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Race for a COVID-19 vaccine continues, here's what you need to know

Yahoo Finance’s Anjalee Khemlani joins The First Trade with Alexis Christoforous and Brian Sozzi to discuss the latest on what companies like Moderna, Sorrento, BioNTech, Lilly and Amgen are doing in the race to COVID-19 vaccine.

Video Transcript

ALEXIS CHRISTOFOROUS: A bunch of big names are announcing new details this morning around COVID vaccines. I want to bring in Yahoo Finance health care reporter Anjalee Khemlani. Hey, Anjalee. So let's start with what these vaccine companies are doing right now. Bring us up to speed.

ANJALEE KHEMLANI: Sure. So the big news this morning from BioNTech, which we know is working with Pfizer to develop the vaccine, is that they're acquiring a manufacturing plant from huge pharma company Novartis in Germany, and that's to help ramp up the production of the COVID vaccine candidate. They're saying that it could be operational by the first half of 2021, with an output annually of 750 million vaccine doses.

And as we know, this number is so important as we're looking to, you know, a lot of experts saying that this could be a seasonal event. Meanwhile, Moderna out with some news. It's nearly done with meeting that 30,000 participant limit for the phase III trial that it's in, and with possibly getting those efficacy results as early as November, possibly October, but more likely November, CEO Stephane Bancel has said.

BRIAN SOZZI: And Anjalee, we're getting some new details out of treatment companies like Eli Lilly and Sorrento.

ANJALEE KHEMLANI: That's correct. Sorrento is now entering phase I trials of its antibody treatments, and that just piles on to what Eli Lilly is also doing, as well as Regeneron. So Eli Lilly also out with some news on what it's doing with a partnership with Amgen, again, on manufacturing, just really pointing to the sort of unprecedented need and the demand on these companies for their products. So it's now in the treatment space. Antibody results, we got the clinical results yesterday from Eli Lilly, and that sort of helped spur, Amgen has said, this positive data that they've seen is helping boost that relationship.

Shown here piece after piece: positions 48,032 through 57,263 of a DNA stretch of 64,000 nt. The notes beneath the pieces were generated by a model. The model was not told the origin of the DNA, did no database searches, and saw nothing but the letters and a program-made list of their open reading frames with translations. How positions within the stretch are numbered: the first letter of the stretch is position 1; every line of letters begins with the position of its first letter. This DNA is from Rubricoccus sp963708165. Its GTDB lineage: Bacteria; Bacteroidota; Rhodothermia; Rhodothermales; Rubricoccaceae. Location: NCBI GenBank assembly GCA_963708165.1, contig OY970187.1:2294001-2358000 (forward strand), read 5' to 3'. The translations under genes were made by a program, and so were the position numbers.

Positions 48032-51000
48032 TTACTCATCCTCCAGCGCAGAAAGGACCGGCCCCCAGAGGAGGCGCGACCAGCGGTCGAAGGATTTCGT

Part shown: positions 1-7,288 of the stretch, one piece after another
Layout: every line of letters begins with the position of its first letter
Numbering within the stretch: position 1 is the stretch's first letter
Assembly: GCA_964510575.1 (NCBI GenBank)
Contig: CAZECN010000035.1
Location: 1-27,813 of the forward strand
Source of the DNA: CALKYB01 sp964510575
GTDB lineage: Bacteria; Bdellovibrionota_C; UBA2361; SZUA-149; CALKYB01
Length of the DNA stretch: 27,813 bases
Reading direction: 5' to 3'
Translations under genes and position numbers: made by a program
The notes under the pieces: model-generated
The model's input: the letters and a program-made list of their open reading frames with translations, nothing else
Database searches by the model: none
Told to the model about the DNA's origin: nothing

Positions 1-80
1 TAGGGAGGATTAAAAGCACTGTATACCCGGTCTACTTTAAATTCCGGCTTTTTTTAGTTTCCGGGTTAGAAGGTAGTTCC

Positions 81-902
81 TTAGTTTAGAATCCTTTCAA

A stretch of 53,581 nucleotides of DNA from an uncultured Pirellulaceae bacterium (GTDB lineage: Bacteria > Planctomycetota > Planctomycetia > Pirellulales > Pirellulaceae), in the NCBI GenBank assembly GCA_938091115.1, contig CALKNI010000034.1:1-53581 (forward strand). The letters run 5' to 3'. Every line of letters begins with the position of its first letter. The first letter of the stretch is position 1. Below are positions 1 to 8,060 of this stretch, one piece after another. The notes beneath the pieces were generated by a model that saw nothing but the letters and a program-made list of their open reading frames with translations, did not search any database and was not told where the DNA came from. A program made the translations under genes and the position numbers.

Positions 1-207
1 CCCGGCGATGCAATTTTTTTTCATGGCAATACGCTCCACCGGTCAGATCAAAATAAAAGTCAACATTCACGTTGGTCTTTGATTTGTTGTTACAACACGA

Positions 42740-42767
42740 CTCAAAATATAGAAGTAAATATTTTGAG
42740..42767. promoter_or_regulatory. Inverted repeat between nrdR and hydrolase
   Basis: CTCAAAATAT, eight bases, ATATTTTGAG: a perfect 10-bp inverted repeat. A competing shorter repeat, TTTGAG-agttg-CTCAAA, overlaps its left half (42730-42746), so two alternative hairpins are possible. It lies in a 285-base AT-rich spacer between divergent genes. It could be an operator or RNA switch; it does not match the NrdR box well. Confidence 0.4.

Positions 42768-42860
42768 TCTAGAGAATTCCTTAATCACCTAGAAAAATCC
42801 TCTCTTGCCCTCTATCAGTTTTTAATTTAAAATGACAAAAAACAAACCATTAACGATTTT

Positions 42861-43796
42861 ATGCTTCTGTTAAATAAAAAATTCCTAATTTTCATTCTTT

ALEXIS CHRISTOFOROUS: And also, we saw a lot of drama yesterday dipping into today, this controversy over masks, the race to the vaccine between President Trump and the director of the CDC. Any new things to report there?

ANJALEE KHEMLANI: So as we saw yesterday, there was a Senate hearing in which CDC Director Robert Redfield did say two sort of key things. One was that masks are very helpful in protecting individuals against the virus. He went so far as to say it could protect even more than a vaccine.

And then he also went on to sort of give a timeline and answer to the Senators' questions about what we could see in terms of widespread use of a vaccine. And falling in line with what we've heard from health experts, which is Q2, you know, at earliest in 2021, and possibly Q3 by the end of the full dosing, especially when you're looking at these two-dose vaccines.

Later that day, President Trump conflicted those, saying that, you know, Robert Redfield is confused and misunderstood the questions, and that, you know, the US-- the federal government was ready to go with vaccines as soon as they would be ready, and masks are not, in fact, as important as vaccines. So this sort of, you know, back and forth, it has been seen since the beginning of the outbreak and really is something that continues to undermine sort of public confidence in the efforts of these health experts. But definitely, you know, some-- some criticisms of what's going on there.